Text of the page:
Books & the Arts

Henry Louis Gates Jr. and the Long Arc of Reconstruction

In his new book, Gates argues that the history of American democracy has always been one of constant push and pull.

Robert Greene II

Toni Morrison’s Cosmos

Like a new planet, she shifted the flow of gravity in American culture.

Jesse McCarthy

Between Genius and Banal: The World of Kate Zambreno’s ‘Screen Tests’

Her new book is invested in issues of fame and public self-presentation—how the brilliant and the mundane collide in the itch of ambition. 

Audrey Wollen

From the Magazine

The Worlds of Kathleen Collins

The quiet brilliance of her films and fiction was found in her ability to to place the interior and subjective in the context of the social and political.

Farah Jasmine Griffin

Bruno Schulz’s Dream Worlds

Born in turn-of-the-century Poland, Schulz lived both longer and better in his books than in real life. 

Becca Rothfeld

The Class Politics of the Civil War

By naming a common enemy—the privileged class of slaveholders—the Republican Party and Union Army were able to build and then steer a coalition of Americans toward the systematic destruction of slavery.

James Oakes

History & Politics

The Inescapable Politics of Climate Change

What we need to know now is not what climate change will do in the future, but what we should about it in the present.

Alyssa Battistoni

Julius Scott’s Epic About Black Resistance in the Age of Revolution

Modeled after Braudel’s masterpiece on the Mediterranean, The Common Wind helps recovers the radical world of black mariners, rebels, and runaways banding together to realize their freedom.

Manisha Sinha

The Contradictions of Oliver Wendell Holmes Jr.

The Supreme Court justice may have been heralded by many of his progressive peers, but the legacy he left behind is far more ambiguous.

Brenda Wineapple

Literary Criticism

Wideman’s Ghosts

A profound sense of hope and despair haunts John Edgar Wideman’s new work of nonfiction.

Jesse McCarthy

Namwali Serpell’s Postcolonial Epic

The Old Drift tells the multigenerational story of Zambia coming into being.

Nawal Arjini

Freud’s Discontents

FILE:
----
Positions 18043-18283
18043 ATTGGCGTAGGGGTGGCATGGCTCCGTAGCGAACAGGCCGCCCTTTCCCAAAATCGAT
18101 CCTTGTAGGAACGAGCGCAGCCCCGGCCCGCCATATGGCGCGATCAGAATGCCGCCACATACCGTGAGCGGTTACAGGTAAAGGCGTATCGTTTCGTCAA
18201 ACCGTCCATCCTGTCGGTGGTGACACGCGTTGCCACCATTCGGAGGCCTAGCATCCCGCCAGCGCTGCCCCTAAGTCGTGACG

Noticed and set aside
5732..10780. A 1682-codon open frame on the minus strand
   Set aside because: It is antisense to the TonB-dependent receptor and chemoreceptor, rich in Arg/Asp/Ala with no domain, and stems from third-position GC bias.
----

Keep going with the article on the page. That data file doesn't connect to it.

Why did one of the 20th century’s most influential thinkers fade from significance?

Samuel Moyn
Ad Policy


Congress’s History of Violence

A new history of the antebellum years reminds us that politics on Capitol Hill has never been civil.
Andrew Delbanco

In a speech spanning two days in May 1856, Massachusetts Senator Charles Sumner spent five hours on the floor of the Old Senate Chamber denouncing the Kansas-Nebraska Act, a compromise bill that left the fate of slavery in those territories to be decided by local popular vote. In the course… Continue Reading >


Vampire Weekend Grows Up

Over a decade since its debut, the band that soundtracked the Great Recession returns with one of its most ambitious albums. 

Bijan Stephen

Quelle Chris Upends How We Talk About Guns

The Detroit rapper’s new album offers a panorama of gun culture that brims with disarming nuance and clarity.

Stephen Kearse

This Is How You Make an Electronic Masterpiece

Helado Negro’s new album of deeply intimate electronic music is simply stunning.

Julyssa Lopez

Philosophy & Political Theory

Can Charles Mills Save Liberal Philosophy From Itself?

In his new book, the philosopher argues that political theory has obscured the history of racism in liberal societies.
Christopher Lebron

Charles Mills’s Black Rights/White Wrongs represents the culmination of more than two decades of work on the philosophy of race and social justice. Mills received his PhD from the University of Toronto in 1985, working with the left-wing philosophers Frank Cunningham and Daniel Goldstick on the concept of ideology in… Continue Reading >


More in Culture